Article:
• Jeremy Druin

Demystifying the HTTP Strict Transport Security (HSTS) Header

Updated: Feb 27

Ideally, web sites would run exclusively over HTTPS. In the future, we might find sites avoiding HTTP entirely using one of the following options.


1. Not serving any pages or content using HTTP

2. Serve a static "HTTP landing page" over HTT which only contains instructions that the user must use HTTPS along with an HTTPS link to the HTTPS version of the site


However, neither of these options are particuarly graceful or transparent. Site operators rightly worry that customers who browse to their site over HTTP might find this experience crude at best. Most sites listen for customers connecting over HTTP then redirect the user "up" to HTTPS automatically. Redirects to HTTPS ensure customers enjoy the benefits of HTTPS and respects the privacy of the user.


SSL Stripping


However, the redirection itself may expose another vulnerability; SSL Stripping. (Since SSL has be replaced by TLS, maybe we should call the attack TLS Stripping). In any case. SSL Stripping benefits from the user starting out with HTTP then bumping up to HTTPS.


To start, the attacker gets between the victim and the web site intercepting all of the traffic back and forth. Since the attacker is sitting in the middle, the user is really connected to the attacker; not the web server. The attacker is forwarding any communications from the user to the web server making it appear as if the user is connected to the web server. When the web server notices the user connecting over HTTP, the server sends one of those "redirect to HTTPS" commands back to the user's browser. Alas, the attacker intercepts this redirect changing the "redirect to HTTPS" to "redirect to HTTP" (without the "S"). The HTTPS has been "stripped".


The server still expects an HTTPS connection, so the attacker makes the HTTPS connection to the server, but leaves their own connection to the user as HTTP. The users communications is unprotected and the attacker can read and alter all of it.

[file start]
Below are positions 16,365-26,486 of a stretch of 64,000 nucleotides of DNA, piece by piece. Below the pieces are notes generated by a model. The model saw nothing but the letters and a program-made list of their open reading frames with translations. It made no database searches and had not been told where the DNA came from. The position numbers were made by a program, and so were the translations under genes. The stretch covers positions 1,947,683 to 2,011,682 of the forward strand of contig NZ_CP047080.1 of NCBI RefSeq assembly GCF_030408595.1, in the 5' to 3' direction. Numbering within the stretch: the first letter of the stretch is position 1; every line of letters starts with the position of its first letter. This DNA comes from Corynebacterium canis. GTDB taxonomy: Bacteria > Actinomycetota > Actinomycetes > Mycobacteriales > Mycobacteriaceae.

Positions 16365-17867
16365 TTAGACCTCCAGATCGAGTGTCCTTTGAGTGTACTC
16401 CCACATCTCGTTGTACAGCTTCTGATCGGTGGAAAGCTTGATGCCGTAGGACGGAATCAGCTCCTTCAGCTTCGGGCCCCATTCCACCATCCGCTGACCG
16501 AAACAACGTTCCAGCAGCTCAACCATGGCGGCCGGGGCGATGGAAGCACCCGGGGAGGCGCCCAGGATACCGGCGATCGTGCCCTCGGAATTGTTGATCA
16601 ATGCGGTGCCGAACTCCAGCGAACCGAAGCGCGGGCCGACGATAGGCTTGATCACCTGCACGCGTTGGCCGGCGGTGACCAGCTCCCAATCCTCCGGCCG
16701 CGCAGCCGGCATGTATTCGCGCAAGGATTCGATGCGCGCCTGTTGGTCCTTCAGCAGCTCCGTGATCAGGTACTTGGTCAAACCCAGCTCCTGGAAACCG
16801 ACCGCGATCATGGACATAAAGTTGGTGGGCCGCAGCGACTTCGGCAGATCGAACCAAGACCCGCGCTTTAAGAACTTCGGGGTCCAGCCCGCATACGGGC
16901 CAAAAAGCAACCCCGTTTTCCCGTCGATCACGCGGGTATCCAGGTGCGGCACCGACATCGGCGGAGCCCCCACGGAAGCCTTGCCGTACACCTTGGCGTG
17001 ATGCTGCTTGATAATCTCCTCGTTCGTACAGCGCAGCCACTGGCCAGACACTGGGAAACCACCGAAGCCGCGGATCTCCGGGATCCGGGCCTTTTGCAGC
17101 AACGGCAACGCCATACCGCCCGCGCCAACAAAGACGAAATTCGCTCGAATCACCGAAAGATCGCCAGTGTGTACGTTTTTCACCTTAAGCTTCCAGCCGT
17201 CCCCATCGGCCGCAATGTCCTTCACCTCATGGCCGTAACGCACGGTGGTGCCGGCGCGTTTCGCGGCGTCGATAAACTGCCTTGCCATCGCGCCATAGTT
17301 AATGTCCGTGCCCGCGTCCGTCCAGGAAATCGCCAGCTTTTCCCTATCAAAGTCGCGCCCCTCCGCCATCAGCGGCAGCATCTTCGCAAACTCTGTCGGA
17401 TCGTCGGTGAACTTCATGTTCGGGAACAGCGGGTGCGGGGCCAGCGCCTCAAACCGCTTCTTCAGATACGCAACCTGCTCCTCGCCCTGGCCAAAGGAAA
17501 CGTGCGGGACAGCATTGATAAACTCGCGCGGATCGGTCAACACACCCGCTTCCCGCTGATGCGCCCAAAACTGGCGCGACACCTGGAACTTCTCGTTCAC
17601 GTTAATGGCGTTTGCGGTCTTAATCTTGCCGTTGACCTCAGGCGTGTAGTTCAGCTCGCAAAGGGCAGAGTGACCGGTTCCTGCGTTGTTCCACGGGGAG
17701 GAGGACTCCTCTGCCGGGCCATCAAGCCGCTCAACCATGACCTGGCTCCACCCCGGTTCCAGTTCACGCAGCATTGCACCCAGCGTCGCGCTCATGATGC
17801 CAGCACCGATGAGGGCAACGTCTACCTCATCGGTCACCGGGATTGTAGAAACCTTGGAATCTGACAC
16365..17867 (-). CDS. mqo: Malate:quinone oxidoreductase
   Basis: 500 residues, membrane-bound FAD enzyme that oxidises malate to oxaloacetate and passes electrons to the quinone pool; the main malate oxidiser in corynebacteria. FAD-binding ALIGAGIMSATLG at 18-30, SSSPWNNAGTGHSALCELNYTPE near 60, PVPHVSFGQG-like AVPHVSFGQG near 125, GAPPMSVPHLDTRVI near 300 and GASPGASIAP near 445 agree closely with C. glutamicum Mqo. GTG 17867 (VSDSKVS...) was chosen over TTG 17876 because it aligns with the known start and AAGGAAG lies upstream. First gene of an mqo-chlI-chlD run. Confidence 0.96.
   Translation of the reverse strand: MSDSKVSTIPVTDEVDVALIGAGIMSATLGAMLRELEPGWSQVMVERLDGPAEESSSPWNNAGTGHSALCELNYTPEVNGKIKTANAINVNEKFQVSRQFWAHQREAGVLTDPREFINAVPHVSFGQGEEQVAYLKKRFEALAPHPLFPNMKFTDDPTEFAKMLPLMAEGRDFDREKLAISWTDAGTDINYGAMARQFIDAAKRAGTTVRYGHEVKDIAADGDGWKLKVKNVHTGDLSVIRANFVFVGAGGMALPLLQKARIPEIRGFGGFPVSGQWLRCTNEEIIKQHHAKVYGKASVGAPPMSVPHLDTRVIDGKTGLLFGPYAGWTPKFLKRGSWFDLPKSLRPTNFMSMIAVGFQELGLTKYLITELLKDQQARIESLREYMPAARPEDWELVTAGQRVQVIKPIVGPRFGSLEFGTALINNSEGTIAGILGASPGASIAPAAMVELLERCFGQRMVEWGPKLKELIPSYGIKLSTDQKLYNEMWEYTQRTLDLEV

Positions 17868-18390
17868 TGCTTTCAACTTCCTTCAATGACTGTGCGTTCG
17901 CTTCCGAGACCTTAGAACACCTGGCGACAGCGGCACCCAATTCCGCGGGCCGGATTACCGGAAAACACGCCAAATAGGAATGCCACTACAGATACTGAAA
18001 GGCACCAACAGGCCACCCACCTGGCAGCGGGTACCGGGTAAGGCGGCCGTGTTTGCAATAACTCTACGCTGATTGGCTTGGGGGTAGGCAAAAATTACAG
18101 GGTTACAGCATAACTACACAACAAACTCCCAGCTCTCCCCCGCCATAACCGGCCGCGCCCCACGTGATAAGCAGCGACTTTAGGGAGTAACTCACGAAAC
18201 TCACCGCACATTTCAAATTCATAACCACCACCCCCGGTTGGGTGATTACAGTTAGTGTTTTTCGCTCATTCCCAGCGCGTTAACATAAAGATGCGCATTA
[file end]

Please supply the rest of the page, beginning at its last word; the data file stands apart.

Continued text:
[Interested in a highly-detailed demonstration of SSL Stripping? Check out this video showing an in-depth breakdown]


HTTP Strict Transport Security (HSTS) HTTP Response Header


The HTTP Strict Transport Security (HSTS) hader or HSTS is an HTTP response header that allows the web server to tell the user's browser to connect to the web site if and only if the connection is over HTTPS. This request to only make secure connections is good for a period of time specified in the header. From that point forward, the browser will only connect to the site over HTTPS and even automatically make the HTTPS connection regardless of what scheme (HTTP or HTTPS) is in the actual URL, bookmark or favorite.


As with other security headers, details matter. The header must be spelled and formatted correctly according to the RFC. Also, the header must be set by the web server tier rather than the application to ensure all resources are protected and the header is not duplicated.


Strict-Transport-Security: max-age=31536000; includeSubDomains


Breaking down the header


The header starts with its name Strict-Transport-Security followed by a colon that separates the name from the value. The value contains two attributes: max-age and includeSubdomains. max-age is the number of seconds the browser is to enforce the HSTS policy.


A value of 31536000 (seconds) is 1 year. includeSubdomains enforces the policy not only on the domain that issued the header (i.e. abc.mydomain.com) but also any sub-domains of that parent domain (i.e. marketing.abc.mydomain.com). Each time the browser visits the site and sees the header again, the 1-year clock restarts.